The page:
A new taxpayer-owned mega-bank
The great fear in the City about the Treasury taking stakes in three of our biggest banks is that this partial nationalisation will turn them into non-commercial public services.
No bad thing, some might say.
But it's not what the chancellor and prime minister want.
So they are putting the shares that will be acquired for taxpayers in Royal Bank of Scotland, HBOS and Lloyds TSB into a new company that will be owned by the Treasury, but will be managed at arms length.
That company will be chaired by a former finance director of Lloyds TSB, Sir Philip Hampton, who is currently chairman of the supermarket group Sainsbury.
He knows banking better than most.
And his job will be to force the banks to:-
- continue lending to homeowners and small businesses,
- to prevent the banks senior directors from being paid more than is deemed to be fair and appropriate, and
- to make sure that the banks grow their profits in a sustainable way.
Is there a contradiction between the Treasury's determination to sell its shares at a profit as soon as possible and its insistence that the banks must keep the lending taps open as the economy contracts, with the attendant risk some of the new loans will go bad?
Hampton, who is a shrewd banker, not only thinks that these are reconcilable ambitions, but that the interests of his new company will be closely aligned with those of other shareholders in the banks.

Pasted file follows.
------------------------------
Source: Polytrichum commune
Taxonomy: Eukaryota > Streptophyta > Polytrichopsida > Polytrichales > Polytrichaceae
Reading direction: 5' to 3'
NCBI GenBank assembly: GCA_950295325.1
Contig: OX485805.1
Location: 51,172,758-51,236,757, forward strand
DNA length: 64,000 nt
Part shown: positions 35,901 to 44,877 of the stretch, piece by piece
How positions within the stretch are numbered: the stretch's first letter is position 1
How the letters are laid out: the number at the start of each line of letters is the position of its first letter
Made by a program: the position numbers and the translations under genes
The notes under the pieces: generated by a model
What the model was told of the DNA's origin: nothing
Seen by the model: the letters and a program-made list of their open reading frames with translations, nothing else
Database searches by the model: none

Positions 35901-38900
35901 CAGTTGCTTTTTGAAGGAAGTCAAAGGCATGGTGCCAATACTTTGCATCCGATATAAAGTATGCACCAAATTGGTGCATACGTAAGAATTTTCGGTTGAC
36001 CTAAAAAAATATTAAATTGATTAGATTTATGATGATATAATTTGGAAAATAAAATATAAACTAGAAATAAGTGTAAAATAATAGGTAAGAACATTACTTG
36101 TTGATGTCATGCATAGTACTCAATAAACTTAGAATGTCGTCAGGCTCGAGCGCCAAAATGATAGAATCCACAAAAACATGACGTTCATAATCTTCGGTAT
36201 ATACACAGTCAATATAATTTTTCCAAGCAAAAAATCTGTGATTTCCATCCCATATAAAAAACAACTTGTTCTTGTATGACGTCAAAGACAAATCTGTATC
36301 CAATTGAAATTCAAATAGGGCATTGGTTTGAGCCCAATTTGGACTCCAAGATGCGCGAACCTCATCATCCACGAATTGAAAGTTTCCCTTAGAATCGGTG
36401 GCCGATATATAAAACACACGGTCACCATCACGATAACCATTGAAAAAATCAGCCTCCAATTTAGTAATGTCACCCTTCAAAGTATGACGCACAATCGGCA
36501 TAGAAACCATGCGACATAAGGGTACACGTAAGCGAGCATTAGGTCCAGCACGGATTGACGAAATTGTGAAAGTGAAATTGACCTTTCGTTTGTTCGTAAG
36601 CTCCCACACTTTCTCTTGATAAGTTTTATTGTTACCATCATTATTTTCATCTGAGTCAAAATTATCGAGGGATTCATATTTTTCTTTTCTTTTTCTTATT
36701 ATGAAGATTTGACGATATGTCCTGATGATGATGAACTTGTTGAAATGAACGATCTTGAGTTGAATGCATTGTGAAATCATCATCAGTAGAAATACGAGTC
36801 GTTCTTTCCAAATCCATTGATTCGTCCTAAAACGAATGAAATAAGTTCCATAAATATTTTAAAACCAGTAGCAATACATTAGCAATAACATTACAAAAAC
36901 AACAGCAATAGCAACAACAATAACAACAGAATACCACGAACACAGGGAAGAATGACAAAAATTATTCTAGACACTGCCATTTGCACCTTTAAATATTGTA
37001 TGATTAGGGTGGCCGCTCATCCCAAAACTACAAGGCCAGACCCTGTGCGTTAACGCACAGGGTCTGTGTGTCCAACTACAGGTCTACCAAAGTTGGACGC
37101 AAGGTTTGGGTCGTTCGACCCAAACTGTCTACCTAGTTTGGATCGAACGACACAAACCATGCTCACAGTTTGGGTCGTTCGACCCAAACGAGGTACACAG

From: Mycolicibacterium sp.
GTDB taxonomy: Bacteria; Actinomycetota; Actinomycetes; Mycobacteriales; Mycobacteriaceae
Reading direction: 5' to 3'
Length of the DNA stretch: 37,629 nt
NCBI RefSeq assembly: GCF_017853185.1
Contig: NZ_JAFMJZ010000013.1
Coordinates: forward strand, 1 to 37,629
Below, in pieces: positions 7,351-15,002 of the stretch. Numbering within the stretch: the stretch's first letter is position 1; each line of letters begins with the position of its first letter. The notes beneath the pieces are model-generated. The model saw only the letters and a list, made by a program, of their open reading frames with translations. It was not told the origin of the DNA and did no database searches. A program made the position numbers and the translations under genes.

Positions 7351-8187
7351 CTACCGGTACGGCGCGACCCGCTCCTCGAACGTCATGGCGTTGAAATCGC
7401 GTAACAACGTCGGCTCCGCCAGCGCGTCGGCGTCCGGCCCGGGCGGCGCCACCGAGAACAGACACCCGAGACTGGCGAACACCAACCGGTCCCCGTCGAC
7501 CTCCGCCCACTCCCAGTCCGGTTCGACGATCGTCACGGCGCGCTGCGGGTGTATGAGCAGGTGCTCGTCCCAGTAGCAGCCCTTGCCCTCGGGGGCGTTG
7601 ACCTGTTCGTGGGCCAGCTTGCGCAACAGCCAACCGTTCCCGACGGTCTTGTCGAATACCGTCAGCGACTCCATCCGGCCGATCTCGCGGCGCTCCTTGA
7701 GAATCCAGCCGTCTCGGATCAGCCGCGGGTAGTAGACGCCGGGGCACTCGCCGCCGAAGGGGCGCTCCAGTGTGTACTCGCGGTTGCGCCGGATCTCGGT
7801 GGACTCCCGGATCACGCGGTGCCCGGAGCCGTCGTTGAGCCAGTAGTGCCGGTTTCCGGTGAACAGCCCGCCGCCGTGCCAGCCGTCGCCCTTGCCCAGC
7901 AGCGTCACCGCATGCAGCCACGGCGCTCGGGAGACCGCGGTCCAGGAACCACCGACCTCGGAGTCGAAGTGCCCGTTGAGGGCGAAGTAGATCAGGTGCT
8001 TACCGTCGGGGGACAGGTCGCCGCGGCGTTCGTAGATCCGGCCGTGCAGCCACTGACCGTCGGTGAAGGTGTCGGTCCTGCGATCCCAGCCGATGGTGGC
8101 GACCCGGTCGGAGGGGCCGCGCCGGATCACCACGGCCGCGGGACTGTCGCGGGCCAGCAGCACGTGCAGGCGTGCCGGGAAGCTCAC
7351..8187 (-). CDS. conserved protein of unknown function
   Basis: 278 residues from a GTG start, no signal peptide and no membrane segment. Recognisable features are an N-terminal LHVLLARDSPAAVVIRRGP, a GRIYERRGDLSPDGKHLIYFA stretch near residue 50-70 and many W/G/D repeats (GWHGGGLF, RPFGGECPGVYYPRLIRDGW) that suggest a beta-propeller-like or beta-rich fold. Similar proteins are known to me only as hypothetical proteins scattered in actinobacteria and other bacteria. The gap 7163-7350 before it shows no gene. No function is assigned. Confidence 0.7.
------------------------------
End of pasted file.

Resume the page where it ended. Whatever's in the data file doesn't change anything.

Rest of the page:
Which is as much to say that he could easily find himself siding with the City and not with ministers, if there were a dispute over - for example - whether the banks were lending quite enough to those viewed in Westminster as deserving cases.
So the Treasury is taking something of a risk by appointing him.
And there's a further risk in its decision to create the vehicle for owning the bank stakes as a formal Companies Act company.
Well as the chairman of a proper company, Sir Philip could not be formally directed to take this or that action by ministers.
If they were to dislike how this new company operates, they could sack him. But that would be jolly embarrassing for them. So, in practice, Sir Philip - and his chief executive, John Kingman, who is being seconded from the Treasury - will have considerable autonomy.
Oh, and by the way, the new company will also take control of Northern rock and the rump of Bradford & Bingley.
So Sir Philip is not taking on a small enterprise. In fact, what the Treasury has dubbed UK Financial Investments Limited will end up as one of the biggest bank holding companies in the entire world.